This genius tool makes flashing the Atmel Atmega MCU found in many ESCs or other devices using Atmega processors a walk in the park. No need to solder or create cumbersome clip on devices, simply connect the socket flashing tool to a USBasp AVR device and place the socket over the exposed Atmel MCU!
Unique and exclusive to Hobbyking this handy device will become a favorite in your DIY arsenal.
Features: High point precision. Wide range of applications. Quick and easy, no soldering required.
Specifications: Pointing accuracy : ± 0.05 mm Spring force: [ ±20%] 17.0g(0.593oz) at initial travel 40.0g(1.418oz) at 1.70mm(0.0669) recommended travel 52.0g(1.827oz) at 2.50mm(0.0984) full travel Socket : Phosphor Bronze / Gold Plated Plunger : Hardened Beryllium copper / Gold Plated Barrel : Phosphor Bronze / Gold Plated Spring : Music Wire / Gold Plated Housing : LG chem ABS-AF312 Cable length: 420mm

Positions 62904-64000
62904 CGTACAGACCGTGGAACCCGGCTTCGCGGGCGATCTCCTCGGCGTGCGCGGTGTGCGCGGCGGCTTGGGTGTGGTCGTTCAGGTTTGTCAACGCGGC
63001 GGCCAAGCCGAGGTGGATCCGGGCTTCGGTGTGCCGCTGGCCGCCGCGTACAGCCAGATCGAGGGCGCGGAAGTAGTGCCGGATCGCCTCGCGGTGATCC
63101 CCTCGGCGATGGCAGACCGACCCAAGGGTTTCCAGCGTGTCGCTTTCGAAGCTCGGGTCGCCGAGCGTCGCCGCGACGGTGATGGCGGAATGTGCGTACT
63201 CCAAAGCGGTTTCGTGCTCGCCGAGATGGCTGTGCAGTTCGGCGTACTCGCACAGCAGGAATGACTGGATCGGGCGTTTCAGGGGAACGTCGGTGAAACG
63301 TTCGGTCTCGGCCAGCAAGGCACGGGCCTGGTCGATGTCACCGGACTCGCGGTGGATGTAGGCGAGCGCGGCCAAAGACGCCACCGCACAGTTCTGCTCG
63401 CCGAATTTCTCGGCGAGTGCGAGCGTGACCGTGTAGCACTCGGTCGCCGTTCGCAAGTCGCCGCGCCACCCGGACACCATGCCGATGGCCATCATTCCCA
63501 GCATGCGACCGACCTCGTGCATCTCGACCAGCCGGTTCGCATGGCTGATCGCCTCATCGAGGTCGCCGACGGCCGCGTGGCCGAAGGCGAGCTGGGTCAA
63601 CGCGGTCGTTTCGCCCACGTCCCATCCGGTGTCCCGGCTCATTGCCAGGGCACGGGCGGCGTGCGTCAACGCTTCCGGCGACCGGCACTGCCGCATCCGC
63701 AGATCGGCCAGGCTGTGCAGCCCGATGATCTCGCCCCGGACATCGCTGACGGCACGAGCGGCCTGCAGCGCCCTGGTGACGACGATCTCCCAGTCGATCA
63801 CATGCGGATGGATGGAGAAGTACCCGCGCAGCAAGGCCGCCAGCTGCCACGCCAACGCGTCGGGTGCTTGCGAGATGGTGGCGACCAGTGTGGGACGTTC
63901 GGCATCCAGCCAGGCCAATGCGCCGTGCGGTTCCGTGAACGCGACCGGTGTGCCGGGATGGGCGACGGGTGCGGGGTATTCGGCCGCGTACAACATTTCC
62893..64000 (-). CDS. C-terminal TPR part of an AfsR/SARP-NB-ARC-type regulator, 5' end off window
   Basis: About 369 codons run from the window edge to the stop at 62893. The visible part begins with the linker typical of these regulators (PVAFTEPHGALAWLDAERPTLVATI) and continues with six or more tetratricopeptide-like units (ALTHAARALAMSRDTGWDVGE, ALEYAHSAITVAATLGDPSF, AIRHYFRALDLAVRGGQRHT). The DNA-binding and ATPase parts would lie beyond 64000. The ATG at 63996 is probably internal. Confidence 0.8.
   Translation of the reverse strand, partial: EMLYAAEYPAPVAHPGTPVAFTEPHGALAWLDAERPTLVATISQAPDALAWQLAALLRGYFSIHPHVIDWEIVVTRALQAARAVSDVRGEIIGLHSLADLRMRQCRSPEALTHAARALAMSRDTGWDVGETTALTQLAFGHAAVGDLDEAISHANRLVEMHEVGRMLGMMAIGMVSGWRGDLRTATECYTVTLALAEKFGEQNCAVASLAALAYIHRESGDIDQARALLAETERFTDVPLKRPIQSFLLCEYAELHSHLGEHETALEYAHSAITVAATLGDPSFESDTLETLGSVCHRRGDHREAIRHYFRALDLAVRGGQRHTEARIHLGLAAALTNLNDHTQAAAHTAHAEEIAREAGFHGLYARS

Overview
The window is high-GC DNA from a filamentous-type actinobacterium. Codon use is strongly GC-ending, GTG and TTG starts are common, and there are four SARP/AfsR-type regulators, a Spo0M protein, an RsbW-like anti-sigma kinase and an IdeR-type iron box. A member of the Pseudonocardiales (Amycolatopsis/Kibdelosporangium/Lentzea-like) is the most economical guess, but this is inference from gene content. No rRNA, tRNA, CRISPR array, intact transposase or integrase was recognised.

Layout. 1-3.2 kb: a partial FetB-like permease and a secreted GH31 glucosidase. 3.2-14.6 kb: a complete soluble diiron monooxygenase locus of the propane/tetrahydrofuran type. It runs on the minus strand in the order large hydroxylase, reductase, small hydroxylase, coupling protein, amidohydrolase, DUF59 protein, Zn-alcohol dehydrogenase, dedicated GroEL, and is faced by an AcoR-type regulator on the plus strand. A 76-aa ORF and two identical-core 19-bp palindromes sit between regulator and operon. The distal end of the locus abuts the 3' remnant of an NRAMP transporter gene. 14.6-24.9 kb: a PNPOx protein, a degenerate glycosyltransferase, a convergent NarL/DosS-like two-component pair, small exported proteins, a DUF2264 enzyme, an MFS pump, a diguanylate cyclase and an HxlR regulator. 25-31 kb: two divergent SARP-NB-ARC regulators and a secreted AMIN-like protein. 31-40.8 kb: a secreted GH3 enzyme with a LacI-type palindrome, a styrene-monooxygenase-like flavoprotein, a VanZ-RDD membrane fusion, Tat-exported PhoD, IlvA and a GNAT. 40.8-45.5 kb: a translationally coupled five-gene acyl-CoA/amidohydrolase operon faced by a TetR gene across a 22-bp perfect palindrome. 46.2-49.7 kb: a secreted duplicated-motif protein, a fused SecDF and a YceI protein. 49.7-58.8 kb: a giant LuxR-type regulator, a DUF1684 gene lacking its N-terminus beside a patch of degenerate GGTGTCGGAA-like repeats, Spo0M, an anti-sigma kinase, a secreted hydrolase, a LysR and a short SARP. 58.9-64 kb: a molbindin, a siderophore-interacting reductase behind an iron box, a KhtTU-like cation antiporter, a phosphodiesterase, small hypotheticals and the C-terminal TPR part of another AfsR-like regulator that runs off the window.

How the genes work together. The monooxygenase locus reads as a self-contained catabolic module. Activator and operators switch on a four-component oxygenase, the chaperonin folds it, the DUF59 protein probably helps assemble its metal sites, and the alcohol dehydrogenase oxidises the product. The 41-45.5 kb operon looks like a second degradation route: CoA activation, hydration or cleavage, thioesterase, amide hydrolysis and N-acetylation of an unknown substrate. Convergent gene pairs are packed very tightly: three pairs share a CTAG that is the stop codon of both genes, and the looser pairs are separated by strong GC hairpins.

Requires: USBasp AVR Programming Device for ATMEL proccessors
Suits the Following MCU: Atmel Atmega8, Atmega48, Atmega88, Atmega168, Atmega328
If you have an old style flasher with 6 pins and the adapter with 10 pins follow the pin layout on the following tutorial *******wiki.openpilot****/display/Doc/Flashing Instructions
The pics in the uploaded files are wrong I almost cooked my ESC and adapter, they started heating up and all.. Ill be uploading the images for the layout on which I used for this with 100% success.. They pictures of the real socket with labels. Please be careful its really easy to make a simple mistake...
Alright, this thing is legitimately awesome. A similar setup is gonna run you $160-200 from a renowned international manufacturer. Hint: the group of 3 closely-spaced pins on one corner face *away* from the dot on the ATMega chip. I could otherwise see no alignment features, so I hope this helps.
The 10-pin ISP header is rarer nowadays, and I had to make a crossover cable to work with a 6 pin AVR ISPmkII unit. I know it's supposed to work with a USBASP, but I've also no luck getting the damned USBASP to work *at all*.
I've found this tool to be very useful, saves a lot of time that would have to be spent wiring a port on an ESC that you plan to reprogram. You have to keep firm perpendicular pressure to make sure the connections remain connected.